Kathleen Gilbert

, ,

Profs at Jesuit universities lash out at bishops for opposing HHS mandate, gay ‘marriage’

Kathleen Gilbert
Kathleen Gilbert
Image

May 17, 2012 (LifeSiteNews.com) - Professors at four Jesuit-run Catholic universities have recently stepped into the media to voice their disagreement with Catholic bishops on church teachings, including on contraception and the nature of marriage, and condemning the prelates for promoting an “idiosyncratic minority view” as Catholic dogma.

The professors’ statements come at the same time that Pope Benedict has emphasized to U.S. bishops that reform of Catholic universities in the United States is the “most urgent challenge” facing the Church in the country.

The pope told U.S. bishops who were visiting Rome recently that a lack of progress towards reform has created confusion by “instances of apparent dissidence” between academics and the bishops. “Such discord harms the Church’s witness and, as experience has shown, can easily be exploited to compromise her authority and her freedom,” he said.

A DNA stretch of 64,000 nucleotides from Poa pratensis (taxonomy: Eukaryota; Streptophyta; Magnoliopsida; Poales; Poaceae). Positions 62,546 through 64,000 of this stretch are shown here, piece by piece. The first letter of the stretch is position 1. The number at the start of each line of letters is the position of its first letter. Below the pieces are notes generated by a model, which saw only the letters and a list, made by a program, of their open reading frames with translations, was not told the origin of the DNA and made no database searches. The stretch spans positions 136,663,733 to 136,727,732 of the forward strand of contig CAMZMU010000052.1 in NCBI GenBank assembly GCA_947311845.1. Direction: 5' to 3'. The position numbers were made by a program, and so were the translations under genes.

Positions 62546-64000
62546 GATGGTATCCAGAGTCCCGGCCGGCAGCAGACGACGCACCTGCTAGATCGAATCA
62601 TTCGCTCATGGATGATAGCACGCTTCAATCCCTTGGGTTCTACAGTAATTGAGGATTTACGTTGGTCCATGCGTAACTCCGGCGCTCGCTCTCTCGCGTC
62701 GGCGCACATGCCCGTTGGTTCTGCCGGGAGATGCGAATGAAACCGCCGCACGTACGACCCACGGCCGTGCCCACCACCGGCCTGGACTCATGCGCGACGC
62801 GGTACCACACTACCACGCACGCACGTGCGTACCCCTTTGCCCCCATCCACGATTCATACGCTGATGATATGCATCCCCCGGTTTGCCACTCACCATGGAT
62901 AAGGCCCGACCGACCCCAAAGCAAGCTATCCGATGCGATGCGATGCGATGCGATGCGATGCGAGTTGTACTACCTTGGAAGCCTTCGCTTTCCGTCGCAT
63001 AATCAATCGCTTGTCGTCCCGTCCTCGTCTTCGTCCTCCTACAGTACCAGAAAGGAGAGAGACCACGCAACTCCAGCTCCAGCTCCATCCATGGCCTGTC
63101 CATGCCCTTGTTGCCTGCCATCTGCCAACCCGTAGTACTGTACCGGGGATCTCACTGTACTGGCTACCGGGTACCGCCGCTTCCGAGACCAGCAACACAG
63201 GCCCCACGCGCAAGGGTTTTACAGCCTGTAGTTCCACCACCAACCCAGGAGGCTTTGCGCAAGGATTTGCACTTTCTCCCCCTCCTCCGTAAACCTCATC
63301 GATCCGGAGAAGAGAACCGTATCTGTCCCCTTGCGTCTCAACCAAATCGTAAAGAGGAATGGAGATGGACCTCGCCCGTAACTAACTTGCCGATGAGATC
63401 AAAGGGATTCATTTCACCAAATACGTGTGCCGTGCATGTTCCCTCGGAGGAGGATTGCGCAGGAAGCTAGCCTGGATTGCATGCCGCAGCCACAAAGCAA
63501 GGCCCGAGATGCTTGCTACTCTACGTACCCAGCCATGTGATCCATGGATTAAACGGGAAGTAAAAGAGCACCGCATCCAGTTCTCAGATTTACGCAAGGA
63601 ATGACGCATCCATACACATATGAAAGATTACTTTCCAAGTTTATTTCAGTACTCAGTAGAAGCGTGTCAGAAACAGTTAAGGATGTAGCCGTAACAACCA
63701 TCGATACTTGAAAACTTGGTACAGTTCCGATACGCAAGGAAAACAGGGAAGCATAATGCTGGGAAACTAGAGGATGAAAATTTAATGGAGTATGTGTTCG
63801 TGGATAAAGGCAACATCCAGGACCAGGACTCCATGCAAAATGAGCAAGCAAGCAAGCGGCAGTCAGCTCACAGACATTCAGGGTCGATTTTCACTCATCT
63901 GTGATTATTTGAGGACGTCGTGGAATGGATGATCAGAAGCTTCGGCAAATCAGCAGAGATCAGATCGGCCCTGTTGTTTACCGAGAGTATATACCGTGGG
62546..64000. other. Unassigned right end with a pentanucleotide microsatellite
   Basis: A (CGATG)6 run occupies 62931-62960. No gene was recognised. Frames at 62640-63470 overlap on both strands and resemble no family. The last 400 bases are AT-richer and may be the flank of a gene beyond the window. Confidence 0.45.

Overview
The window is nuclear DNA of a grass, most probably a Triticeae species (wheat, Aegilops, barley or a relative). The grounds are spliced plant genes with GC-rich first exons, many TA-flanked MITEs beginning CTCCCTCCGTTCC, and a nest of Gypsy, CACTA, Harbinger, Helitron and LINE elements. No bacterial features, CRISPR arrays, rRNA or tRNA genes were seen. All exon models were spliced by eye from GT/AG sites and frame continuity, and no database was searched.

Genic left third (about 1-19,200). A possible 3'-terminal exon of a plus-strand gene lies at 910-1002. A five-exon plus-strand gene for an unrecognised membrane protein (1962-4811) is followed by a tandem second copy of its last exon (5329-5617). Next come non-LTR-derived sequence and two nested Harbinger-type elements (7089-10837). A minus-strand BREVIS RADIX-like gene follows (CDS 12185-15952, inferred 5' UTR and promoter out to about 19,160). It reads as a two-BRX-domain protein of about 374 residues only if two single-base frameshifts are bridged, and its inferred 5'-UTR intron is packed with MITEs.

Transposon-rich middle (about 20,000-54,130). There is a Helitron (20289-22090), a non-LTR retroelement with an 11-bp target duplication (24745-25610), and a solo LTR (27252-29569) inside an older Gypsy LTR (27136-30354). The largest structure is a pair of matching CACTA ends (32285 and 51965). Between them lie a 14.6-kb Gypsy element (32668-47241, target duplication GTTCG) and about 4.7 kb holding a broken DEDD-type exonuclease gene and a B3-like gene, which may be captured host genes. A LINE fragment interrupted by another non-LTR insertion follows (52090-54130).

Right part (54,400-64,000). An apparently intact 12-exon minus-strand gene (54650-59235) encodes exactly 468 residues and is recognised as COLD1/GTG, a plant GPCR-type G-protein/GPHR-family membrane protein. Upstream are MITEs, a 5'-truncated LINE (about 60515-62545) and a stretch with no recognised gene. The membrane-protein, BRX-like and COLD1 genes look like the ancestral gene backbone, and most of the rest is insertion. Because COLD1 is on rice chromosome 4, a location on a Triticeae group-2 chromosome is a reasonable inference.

The issue of religious freedom is at the top of the American bishops’ agenda at the moment, in the midst of their fight against the Obama administration’s attempt to mandate coverage of artificial birth control, including abortifacients, by Catholic institutions.

In a column for the Huffington Post last week, Fordham University sociology professor Jeanne Flavin excoriated the Catholic hierarchy for showing “a staggering disregard for young women’s everyday lived reality” by fighting the federal mandate.

Flavin pointed out the difficulties parenting students face on campus, and said that not paying for contraception “contributes to a climate of shame and stigma surrounding sexuality that - as we learned from victims of the widespread priest sex abuse scandal - can be incredibly harmful.”